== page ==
- Someone in a position of power/authority who uses their position to the detriment of the person at risk up may be dependent on them for care etc.
Something to be aware of is looking out for alerts to financial abuse of a person, which is the main form of abuse recorded by the OPG. This form of abuse can be in isolation but can also be done along with other forms of abuse.
Indicators to look out for are:
- Change in living conditions/physical appearance
- Possessions sold
- Inability to pay bills and/or an unexplained shortage of money
- Unexplained withdrawals from accounts
- Unexplained loss of financial documents
- Cut off from family/friends/social network
- Carer’s enhanced lifestyle
- Sudden changes in bank account
- Addition of authorised signatories on accounts/cards
- Changes in patterns of cash withdrawal or significant numbers of withdrawals
- Sudden or unexpected changes to Will or other financial documents
Alerts to other forms of abuse you can look out for are:
- Records of previous or suspected abuse
- Previous abuse to other family members
- Presence of family tension or conflict
- Predisposing factors:
- Age 75+
- Organic brain injury, cognitive impairment
- Recent loss of a spouse
- Social isolation or living alone
How to prevent abuse in vulnerable adults
Look out for the warning signs and speak to someone you trust about your concerns. If you can put measures in place to have the person checked and assessed this can help with further measures that can be put in place to protect them should abuse be found.
Reporting abuse of vulnerable adults
If you believe the person is in immediate danger, you should call the police on 999.
If the danger is not immediate, speak to close family or family adviser for the person (e.g. solicitor or financial adviser) to make sure your concerns are flagged and taken on board to be actioned by that person with the relevant authorities. You can also report concerns to the Safeguarding Adults Board at your Local Authority.
No-one knows what the future holds and it’s often hard to think about a time when you may need to select someone to manage your personal affairs. Nevertheless, planning ahead for such a situation can save a lot of issues later on.
At Crombie Wilkinson Solicitors, we regularly deal with Lasting Power of Attorney (LPA) cases and our clients choose us to assist with the process. If, for example, you are physically or mentally incapable of taking care of your finances, you may choose to elect a family member as your attorney to process payments on your behalf. It may be that you need someone to decide where you should live or what medical treatment you should receive; your LPA will decide this too.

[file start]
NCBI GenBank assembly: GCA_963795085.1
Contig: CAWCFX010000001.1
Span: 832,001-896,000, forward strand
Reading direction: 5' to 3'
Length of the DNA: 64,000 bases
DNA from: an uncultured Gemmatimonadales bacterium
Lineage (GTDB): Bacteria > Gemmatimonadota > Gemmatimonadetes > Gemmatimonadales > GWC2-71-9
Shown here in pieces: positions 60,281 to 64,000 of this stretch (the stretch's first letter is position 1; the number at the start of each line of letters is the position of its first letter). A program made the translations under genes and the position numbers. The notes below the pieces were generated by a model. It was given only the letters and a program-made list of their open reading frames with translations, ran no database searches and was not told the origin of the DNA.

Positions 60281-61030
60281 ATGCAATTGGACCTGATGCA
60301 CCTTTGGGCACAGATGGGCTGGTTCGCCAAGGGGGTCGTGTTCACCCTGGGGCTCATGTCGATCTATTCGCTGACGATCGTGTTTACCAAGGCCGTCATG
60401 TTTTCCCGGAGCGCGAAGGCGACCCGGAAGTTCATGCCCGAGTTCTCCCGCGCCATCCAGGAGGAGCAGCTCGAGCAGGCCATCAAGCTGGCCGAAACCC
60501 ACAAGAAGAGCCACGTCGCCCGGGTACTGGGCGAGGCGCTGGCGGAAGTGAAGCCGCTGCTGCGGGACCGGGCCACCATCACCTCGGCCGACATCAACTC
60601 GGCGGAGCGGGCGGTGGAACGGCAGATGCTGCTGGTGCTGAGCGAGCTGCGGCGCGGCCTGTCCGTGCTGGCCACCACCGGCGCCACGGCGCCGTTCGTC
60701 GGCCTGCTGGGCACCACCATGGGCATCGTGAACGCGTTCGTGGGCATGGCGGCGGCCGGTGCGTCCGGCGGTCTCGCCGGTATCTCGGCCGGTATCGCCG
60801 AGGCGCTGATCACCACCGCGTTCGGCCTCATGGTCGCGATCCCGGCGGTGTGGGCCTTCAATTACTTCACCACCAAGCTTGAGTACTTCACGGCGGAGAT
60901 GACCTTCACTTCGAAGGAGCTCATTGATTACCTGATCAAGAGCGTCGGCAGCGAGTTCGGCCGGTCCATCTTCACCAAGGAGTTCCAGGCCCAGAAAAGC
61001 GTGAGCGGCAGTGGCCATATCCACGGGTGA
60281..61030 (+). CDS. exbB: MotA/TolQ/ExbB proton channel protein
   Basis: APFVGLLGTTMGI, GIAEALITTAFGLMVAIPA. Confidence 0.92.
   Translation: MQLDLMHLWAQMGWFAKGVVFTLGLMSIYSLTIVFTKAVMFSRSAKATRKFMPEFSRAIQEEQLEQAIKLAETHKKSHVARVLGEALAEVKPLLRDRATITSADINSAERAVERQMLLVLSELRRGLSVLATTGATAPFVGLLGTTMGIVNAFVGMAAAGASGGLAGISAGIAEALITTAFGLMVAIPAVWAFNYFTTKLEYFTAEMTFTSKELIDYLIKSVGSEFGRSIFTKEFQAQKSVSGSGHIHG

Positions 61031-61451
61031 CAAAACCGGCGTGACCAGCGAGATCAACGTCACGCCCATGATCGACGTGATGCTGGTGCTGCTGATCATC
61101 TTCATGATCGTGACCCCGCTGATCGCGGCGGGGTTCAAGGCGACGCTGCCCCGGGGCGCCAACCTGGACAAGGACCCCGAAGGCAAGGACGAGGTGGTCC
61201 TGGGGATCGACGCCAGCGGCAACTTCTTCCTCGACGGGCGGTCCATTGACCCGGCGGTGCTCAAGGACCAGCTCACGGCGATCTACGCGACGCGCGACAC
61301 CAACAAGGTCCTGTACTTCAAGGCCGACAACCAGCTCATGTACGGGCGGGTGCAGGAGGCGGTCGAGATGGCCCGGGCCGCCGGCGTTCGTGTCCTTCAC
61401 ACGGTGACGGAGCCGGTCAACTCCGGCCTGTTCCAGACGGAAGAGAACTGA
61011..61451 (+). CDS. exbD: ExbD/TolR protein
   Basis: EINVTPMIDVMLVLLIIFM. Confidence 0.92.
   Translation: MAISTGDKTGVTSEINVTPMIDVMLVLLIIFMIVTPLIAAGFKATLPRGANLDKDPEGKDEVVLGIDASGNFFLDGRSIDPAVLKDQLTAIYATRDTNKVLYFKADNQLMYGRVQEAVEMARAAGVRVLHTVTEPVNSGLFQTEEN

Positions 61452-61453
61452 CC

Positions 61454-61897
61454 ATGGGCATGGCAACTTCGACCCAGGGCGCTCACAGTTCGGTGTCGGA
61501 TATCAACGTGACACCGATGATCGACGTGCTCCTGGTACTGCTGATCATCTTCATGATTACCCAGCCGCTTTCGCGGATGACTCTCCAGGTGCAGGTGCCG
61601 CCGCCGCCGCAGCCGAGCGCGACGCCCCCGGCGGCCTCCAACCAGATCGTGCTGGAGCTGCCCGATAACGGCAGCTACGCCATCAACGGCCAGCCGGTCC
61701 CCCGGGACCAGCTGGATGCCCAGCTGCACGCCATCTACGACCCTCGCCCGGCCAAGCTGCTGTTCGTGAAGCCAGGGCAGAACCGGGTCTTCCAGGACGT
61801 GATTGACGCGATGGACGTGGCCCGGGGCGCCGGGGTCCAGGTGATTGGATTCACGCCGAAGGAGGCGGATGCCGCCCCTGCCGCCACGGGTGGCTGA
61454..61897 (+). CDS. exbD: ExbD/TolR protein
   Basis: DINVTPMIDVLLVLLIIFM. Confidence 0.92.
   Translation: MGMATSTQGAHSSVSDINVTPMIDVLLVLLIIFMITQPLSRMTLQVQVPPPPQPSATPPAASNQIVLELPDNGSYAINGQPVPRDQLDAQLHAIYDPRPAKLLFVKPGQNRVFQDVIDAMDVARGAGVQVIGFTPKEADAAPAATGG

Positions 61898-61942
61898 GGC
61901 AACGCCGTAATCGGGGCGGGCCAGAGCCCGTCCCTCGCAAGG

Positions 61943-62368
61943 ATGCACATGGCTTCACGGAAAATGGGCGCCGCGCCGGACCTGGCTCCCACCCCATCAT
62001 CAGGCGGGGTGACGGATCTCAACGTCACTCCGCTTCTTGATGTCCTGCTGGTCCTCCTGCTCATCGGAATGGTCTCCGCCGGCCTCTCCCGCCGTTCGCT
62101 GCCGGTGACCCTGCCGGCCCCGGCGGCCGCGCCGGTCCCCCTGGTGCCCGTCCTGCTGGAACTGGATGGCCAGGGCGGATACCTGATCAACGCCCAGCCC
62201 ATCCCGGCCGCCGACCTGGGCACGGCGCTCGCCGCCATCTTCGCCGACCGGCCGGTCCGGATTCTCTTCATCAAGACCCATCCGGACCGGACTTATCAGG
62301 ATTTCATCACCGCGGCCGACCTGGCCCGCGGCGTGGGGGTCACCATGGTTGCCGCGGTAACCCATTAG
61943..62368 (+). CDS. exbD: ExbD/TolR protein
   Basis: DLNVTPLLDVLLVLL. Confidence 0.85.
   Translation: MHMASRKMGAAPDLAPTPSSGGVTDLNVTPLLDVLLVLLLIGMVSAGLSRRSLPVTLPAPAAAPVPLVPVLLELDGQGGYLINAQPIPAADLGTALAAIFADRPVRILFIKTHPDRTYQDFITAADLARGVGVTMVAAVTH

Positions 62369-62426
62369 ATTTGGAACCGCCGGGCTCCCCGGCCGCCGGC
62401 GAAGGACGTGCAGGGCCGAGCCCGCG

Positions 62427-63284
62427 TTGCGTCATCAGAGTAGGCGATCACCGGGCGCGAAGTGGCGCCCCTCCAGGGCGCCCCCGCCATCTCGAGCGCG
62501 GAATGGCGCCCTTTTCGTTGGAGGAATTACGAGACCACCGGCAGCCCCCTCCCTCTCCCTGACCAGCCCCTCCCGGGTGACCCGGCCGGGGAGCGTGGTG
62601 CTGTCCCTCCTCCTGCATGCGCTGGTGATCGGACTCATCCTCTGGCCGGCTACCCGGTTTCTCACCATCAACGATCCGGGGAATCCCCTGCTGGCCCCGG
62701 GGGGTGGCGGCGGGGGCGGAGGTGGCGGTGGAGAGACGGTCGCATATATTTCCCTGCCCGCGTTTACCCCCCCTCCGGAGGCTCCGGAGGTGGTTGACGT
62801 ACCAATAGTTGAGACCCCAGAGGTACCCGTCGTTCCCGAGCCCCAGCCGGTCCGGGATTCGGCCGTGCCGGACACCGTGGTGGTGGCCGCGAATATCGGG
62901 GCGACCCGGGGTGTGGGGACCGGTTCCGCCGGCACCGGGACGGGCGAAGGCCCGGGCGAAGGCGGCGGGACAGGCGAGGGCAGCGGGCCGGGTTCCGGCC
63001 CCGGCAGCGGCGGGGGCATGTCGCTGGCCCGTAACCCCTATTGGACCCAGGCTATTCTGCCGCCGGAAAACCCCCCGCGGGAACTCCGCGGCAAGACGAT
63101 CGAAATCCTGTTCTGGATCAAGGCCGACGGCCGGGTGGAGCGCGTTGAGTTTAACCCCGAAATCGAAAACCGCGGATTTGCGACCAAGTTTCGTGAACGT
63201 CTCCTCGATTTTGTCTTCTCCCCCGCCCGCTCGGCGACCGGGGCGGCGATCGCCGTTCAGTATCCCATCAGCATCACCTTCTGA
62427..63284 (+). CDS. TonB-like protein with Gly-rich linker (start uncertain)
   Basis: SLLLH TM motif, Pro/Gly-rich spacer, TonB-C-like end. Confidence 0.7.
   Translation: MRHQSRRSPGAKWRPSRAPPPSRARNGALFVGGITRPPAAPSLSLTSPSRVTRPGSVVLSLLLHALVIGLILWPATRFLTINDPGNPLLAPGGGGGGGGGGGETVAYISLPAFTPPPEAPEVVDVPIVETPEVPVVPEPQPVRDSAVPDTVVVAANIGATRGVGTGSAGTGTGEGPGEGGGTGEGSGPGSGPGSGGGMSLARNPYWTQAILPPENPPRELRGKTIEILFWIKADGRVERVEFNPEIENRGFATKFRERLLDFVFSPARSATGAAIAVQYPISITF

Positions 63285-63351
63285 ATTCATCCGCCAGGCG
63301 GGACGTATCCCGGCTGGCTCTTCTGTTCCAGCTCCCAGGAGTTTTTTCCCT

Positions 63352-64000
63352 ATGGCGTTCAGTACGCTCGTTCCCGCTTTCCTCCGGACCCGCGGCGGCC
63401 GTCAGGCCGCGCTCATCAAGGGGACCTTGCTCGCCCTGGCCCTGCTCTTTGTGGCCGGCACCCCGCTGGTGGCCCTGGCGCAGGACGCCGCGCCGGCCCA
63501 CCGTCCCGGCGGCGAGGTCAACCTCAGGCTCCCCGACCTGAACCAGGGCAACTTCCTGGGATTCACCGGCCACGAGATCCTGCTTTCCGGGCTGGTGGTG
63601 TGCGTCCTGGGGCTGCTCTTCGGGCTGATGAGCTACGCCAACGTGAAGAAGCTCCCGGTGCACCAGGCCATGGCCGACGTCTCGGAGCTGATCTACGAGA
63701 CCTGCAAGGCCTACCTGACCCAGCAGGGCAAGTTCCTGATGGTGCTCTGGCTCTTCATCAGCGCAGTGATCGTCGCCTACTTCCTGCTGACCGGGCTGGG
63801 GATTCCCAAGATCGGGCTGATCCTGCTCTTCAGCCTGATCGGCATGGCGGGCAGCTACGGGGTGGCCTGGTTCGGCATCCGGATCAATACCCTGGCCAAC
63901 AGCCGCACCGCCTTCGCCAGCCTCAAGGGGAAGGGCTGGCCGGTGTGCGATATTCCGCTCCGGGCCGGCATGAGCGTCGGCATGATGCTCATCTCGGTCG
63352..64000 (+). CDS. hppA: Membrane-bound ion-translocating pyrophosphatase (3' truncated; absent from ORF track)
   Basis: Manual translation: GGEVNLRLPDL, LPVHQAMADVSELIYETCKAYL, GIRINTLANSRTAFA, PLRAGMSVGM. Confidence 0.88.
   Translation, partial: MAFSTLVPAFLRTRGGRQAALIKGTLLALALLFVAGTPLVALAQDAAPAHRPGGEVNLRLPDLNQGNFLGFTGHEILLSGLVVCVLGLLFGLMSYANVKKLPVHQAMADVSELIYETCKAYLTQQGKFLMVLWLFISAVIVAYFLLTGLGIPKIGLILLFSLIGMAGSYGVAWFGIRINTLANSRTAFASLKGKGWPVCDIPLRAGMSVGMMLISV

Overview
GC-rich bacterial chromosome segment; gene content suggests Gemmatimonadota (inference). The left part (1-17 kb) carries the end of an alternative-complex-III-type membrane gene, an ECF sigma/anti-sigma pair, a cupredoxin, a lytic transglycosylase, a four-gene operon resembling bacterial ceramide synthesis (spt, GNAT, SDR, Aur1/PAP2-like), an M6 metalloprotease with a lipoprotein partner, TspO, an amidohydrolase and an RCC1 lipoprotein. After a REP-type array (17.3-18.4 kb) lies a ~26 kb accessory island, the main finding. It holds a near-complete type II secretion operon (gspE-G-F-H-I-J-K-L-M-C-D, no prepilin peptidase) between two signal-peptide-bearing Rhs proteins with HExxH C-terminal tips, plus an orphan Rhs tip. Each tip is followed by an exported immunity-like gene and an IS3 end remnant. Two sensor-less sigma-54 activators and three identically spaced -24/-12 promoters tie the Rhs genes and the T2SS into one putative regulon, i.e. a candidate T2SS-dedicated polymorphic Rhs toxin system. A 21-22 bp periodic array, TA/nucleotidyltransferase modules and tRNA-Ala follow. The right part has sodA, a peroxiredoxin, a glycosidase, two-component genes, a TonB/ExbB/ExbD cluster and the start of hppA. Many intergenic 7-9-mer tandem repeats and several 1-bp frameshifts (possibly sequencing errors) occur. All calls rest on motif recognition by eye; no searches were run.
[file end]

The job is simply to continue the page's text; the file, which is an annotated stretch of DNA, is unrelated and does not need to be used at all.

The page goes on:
Lasting Powers of Attorney can help you plan how your health, wellbeing and financial affairs will be looked after.
They allow you to plan in advance:
- the decisions you want to be made on your behalf if you lose capacity to make them yourself
- the people you want to make these decisions
- how you want the people to make these decisions
Maintaining control over decisions made for you because:
- has to be registered with the OPG before it can be used
- you choose who gets told about your Lasting Power of Attorney when it is registered (so they have an opportunity to raise concerns)
- your signature and the signatures of your chosen attorneys must be witnessed
- your attorneys must follow the Code of Practice of the Mental Capacity Act 2005 and act in your best interests
- the Office of the Public Guardian provides helpful support and advice
When can they be used?
- As soon as signed by Donor and Attorneys provided no restrictions
- Once loss of capacity only in emergency until registered
- Only after registered (and if PW – only if Donor incapable)
Find out more about the expertise and advice we can offer here https://www.crombiewilkinson.co.uk/site/personal/power-of-attorney-solicitors/